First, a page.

Ethiopia alternates to Kenya’s port to alleviate Djibouti dependency

Ethiopia plans to start using Port Lamu and Mombasa within a few months’ time as part of its increase of port proportion and alternative sea outlet.
“Ethiopia’s cost of land transport per kilometer is the cheapest when compared to neighboring countries. However the distance from port to destination areas is a challenge in staying competitive in the international market,” stated Dagmawit Moges, Minister of Transport and Logistics on her latest appearance at the Urban Infrastructure and Transport Standing Affairs Standing Committee of the parliament, adding that using alternative ports could solve this. “We have to stop depending on one port, as the country is big.”

According to Eng. Yehualashet Jemere Director General of Ethiopian Maritime Affairs Authority (EMAA), the ministry is preparing commandments on the utilization of port Mombasa to start operation with in short period of time, additional to having continued discussions with the government.
As Dagmawit said, Ethiopia will start using these ports within few months and it will be included in the performance of the budget year report.
Similarly, Ethiopia and Sudan have agreed to provide a plot for the port development. In addition to this Ethiopia has also been working with Kenya and Eritrea in developing port facilities.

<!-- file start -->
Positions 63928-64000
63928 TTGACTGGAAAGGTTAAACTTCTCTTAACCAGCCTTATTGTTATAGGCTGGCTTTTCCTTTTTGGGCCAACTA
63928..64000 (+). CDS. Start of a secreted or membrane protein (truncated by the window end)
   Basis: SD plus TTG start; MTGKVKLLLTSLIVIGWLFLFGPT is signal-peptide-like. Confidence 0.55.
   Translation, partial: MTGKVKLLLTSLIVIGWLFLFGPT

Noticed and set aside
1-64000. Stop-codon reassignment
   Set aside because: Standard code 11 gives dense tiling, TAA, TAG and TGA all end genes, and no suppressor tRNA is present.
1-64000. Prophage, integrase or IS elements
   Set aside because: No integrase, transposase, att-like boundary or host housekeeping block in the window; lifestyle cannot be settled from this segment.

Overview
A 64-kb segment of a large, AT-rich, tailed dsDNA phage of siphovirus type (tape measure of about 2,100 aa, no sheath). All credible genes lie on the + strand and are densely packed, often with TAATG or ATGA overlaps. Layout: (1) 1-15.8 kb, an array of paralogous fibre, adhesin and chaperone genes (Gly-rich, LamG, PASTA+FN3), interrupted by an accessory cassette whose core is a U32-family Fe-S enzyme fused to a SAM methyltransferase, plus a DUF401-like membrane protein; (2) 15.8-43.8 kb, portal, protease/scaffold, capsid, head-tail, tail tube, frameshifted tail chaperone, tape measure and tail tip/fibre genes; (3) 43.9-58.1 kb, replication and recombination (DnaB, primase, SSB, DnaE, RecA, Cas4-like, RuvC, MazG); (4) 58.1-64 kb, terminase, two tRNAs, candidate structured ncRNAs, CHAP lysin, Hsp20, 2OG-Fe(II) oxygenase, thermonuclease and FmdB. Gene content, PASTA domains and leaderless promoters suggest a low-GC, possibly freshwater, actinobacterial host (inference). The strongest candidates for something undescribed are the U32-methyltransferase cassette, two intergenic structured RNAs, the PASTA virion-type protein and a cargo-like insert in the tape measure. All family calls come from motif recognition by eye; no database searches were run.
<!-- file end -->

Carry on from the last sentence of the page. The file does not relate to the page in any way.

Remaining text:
ccording to the six month performance report of the transport and logistics ministry, for the first time the volume of Ethiopia cargo transaction through the Djibouti port has reduced to 83.9 percent in the past six month, that is the first half of the fiscal year.
“It is one success in our performance,” said the minister.
I previous years more than 98 percent of total import export trade of the country was through Djibouti main port.
Ethiopia managed 17 million metric tons of import export cargo in the last six month. Becoming operational just one year ago, Tadjoura port takes ten percent of cargo transaction or 731,338tons of cargo while Berbera port’s share increased to 5.9 percent.

As the minister said, minimizing logistic cost is one of the benefits of alternative ports. Ethiopia in the past six months has managed to save up to 535 million birr.
Ethiopia is one of the 16 land locked countries in Africa paying hundreds of millions of dollars annually for port service.
In the past Ethiopia had been using Eritrea’s port of Assab; the closest port to the country however that was closed after the two neighbors fought a two year long war in 1998 that killed an estimated 70,000 people.

Ethiopia, which is the biggest population without a sea outlet in the world, mainly uses ports in Djibouti which are connected by three roads and a railway network for cargo import. In the last twenty years Ethiopia had been using ports at Djibouti which has undertaken massive logistics developments to accommodate Ethiopia’s growing demand.
Ethiopia is currently looking for alternative sea ports in neighboring countries of Sudan, Kenya and Somalia to ease increasing dependency in Djibouti.